INDIANAPOLIS — Employees are united in their devotion and unbridled enthusiasm for a company they all were fed up with and preparing to leave only two years ago.
There was a time in Alan Wlasuk's career with American Telephone & Telegraph that he would stay in fine hotels and fly first class. But when he went to San Francisco on business recently, he took a $35-a-night room at MaryAnn's Guest House--and shared it with another AT&T worker.
You'll hear no complaints from Wlasuk. It was the 35-year-old computer graphics wizard's own idea to stay in the cheap room, saving the company money. And his feelings for his job border on reverence.
"I don't think anybody views this as a job anymore," says the soft-spoken Wlasuk. "This is our child." Talk to any of Wlasuk's 10 compatriots at AT&T's first new-venture company, lodged in a secluded two-story house here on the wooded outskirts of Indianapolis, and the story is the same: Devotion and unbridled enthusiasm for a company they all were fed up with and preparing to leave only two years ago.
What transpired in the interim was the breakup of the Bell System, formation of an incubator to tap and coddle unconventional new-business ideas and an environment suddenly ripe for new ventures. When word spread that top management would let these business upstarts bend some longstanding AT&T rules if that's what it took to get a jump on the competition, Wlasuk and company were back in the fold.
Four months after they went to work on Wlasuk's idea for a computer graphics board that would let home-computer users call up TV-quality pictures instead of the usual cartoon-character images, the new-venture team had its first product on the market. Having shaved 14 months off the usual AT&T product cycle, they then tackled a more sophisticated board. It was out two months later.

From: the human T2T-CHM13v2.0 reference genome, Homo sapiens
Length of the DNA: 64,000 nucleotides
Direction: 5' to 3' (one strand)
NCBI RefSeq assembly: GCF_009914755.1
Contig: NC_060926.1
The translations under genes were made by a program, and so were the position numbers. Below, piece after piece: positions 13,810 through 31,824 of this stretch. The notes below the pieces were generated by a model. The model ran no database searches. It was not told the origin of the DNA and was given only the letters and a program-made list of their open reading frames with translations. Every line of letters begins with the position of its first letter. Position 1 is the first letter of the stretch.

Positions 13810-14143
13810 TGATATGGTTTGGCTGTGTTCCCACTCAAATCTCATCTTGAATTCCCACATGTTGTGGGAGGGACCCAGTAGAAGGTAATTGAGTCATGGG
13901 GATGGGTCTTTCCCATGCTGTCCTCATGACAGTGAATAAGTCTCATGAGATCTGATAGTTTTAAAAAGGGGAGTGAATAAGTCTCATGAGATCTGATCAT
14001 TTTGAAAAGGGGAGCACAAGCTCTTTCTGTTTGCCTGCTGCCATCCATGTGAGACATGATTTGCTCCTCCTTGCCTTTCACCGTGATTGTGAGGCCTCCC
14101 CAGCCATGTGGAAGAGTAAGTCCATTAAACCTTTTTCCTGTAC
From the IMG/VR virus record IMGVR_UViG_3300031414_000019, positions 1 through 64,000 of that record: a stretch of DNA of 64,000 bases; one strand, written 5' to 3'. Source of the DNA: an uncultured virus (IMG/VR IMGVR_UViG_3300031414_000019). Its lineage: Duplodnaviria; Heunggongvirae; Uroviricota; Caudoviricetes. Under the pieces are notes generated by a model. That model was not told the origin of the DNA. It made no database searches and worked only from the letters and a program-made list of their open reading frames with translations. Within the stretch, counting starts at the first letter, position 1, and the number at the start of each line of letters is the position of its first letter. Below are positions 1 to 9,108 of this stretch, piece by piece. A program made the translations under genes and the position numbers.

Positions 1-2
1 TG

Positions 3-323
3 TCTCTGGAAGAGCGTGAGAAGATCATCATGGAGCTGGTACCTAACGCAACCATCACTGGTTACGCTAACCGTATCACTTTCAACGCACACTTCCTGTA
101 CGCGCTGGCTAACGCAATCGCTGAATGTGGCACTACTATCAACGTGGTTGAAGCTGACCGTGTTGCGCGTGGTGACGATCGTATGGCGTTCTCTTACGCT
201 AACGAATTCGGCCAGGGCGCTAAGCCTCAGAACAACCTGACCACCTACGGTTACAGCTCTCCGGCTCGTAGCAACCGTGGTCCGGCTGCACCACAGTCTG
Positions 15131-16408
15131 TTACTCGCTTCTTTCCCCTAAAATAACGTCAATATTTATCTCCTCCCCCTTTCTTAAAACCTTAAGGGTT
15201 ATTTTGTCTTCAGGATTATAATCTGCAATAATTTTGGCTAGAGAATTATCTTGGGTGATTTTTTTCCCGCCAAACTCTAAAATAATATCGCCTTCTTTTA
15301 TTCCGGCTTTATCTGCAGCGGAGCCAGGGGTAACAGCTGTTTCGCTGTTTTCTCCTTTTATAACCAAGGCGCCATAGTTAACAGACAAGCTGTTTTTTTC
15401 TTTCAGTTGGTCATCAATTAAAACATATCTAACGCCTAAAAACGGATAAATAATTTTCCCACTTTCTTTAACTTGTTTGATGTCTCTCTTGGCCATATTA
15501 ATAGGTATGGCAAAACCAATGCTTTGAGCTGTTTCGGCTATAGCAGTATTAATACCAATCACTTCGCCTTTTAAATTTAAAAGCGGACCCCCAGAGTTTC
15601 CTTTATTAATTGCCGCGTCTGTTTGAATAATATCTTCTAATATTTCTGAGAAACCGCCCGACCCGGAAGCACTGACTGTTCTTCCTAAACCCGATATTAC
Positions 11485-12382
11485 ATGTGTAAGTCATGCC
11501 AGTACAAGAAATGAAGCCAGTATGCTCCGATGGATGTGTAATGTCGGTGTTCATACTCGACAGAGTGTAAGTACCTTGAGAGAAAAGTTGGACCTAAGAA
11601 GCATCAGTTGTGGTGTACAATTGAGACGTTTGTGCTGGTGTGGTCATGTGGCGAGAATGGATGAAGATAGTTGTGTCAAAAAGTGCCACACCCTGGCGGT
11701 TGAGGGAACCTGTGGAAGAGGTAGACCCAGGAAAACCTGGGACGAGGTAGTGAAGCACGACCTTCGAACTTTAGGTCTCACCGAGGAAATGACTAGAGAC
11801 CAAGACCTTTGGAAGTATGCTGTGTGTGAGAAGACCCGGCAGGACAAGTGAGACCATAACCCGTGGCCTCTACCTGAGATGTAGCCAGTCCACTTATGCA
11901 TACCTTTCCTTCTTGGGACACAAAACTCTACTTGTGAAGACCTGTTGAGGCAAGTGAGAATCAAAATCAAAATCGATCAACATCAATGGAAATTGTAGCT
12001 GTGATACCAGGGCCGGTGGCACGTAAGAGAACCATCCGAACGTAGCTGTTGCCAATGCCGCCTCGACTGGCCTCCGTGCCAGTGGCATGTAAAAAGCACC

To stay ahead of the competition, their goal is to introduce a new product every six months, a rigorous schedule they already have surpassed.
With electronics buffs and industry trade journals praising the first board as one of the more significant microcomputer products of 1985, sales soared. And by June of this year, just nine months after the first board hit the market, the venture was profitable--13 months ahead of schedule.
Of that achievement, AT&T's new-ventures chief, William Stritzler, says: "I couldn't be more proud." That this group of young mavericks (average age 32) was able to take four products to market in a year when the AT&T videotext outfit for which most of them worked previously didn't develop and market a single product in more than three years lends credence to the wisdom of the move at many companies to smaller, more entrepreneurial work groups.
Stritzler is a believer. "There's not one" employee at the Indianapolis venture, he asserts, "who doesn't have a gleam in the eye and fire in the stomach."
What a difference two years make.
Wlasuk was "headed for the outside" after AT&T decided to kill the graphics-focused home computer that he and several of his current teammates were developing. That decision followed months of tense encounters between the young developers and top AT&T executives and marketing managers.
Raring to Go
"We were like a racehorse raring to go and the gates wouldn't open," says Rose Ann Alspektor, now in charge of marketing support for the graphics-board venture.
In hindsight, Wlasuk recognizes that the home computer was a high-profile venture and major corporate commitment for AT&T. It "was going to affect the stock and the image of the whole corporation." So, management was bound to be more cautious and slower moving than it can afford to be with a small, low-cost, low-profile computer graphics board.
Nonetheless, when the home computer group was disbanded, most of its members started looking for other jobs. "Being blended back into the AT&T mainstream was unacceptable," says Wlasuk, a most unlikely candidate for the corporate suite in his attire of blue jeans, faded blue T-shirt and thongs.
Wlasuk approached consumer products director Hans Mattes to vent his frustrations. Mattes heard him out and suggested that AT&T's consumer products group might be persuaded to take a closer look at an idea Wlasuk had hatched while working on the home computer.
Computer graphics is Wlasuk's hobby. He dreams about producing a short computer graphics movie, a small-scale version of the creative full-length film "The Last Starfighter." So one day, while playing on the computer, he idly shaded in some images of balls flashed upon his computer screen. The results were surprisingly dramatic: The images appeared three-dimensional and far more lifelike than pictures usually do on a computer terminal.
Mattes liked the idea of an affordable computer board that would give consumers access to television-quality pictures and pitched it to AT&T executives. They were sold.